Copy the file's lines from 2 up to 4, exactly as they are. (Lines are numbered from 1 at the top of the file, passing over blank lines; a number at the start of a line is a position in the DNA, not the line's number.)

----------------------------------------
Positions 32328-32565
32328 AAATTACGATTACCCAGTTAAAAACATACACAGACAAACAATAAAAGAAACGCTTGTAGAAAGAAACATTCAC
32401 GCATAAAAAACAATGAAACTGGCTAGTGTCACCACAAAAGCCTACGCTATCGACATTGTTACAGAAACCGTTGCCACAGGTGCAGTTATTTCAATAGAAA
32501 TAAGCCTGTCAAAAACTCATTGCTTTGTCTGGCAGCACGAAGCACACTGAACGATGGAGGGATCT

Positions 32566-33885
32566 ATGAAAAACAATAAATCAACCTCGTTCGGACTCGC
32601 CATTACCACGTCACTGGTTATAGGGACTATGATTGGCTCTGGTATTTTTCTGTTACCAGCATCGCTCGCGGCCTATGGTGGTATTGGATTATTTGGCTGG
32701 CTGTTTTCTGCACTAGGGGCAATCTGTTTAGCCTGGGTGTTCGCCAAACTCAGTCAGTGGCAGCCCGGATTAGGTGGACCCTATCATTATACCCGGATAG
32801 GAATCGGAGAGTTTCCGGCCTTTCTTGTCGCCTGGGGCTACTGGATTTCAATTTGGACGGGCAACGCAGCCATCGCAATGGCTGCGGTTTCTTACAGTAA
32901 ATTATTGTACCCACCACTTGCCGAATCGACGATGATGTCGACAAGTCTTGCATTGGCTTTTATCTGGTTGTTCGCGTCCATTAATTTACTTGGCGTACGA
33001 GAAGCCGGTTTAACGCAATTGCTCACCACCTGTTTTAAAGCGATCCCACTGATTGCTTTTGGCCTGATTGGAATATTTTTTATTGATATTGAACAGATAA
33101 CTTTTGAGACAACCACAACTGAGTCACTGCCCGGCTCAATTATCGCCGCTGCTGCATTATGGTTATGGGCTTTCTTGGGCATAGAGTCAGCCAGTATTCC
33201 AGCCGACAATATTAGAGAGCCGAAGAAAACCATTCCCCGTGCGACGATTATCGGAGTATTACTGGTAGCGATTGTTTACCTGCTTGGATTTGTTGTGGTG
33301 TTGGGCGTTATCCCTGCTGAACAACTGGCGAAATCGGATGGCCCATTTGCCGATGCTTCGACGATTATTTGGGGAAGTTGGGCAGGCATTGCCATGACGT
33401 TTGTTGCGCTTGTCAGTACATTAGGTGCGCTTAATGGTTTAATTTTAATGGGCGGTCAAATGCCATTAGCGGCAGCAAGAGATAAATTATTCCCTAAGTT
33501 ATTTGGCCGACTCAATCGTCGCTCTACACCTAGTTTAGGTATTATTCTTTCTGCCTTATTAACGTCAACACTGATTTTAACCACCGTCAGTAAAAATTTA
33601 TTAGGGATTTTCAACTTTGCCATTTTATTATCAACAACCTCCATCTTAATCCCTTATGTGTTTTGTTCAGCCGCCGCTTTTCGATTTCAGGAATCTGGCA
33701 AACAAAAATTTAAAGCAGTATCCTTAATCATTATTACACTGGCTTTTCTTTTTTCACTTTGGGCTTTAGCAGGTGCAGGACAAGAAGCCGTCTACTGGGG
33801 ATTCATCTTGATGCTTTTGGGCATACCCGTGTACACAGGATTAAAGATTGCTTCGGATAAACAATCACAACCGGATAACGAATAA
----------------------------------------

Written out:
32328 AAATTACGATTACCCAGTTAAAAACATACACAGACAAACAATAAAAGAAACGCTTGTAGAAAGAAACATTCAC
32401 GCATAAAAAACAATGAAACTGGCTAGTGTCACCACAAAAGCCTACGCTATCGACATTGTTACAGAAACCGTTGCCACAGGTGCAGTTATTTCAATAGAAA
32501 TAAGCCTGTCAAAAACTCATTGCTTTGTCTGGCAGCACGAAGCACACTGAACGATGGAGGGATCT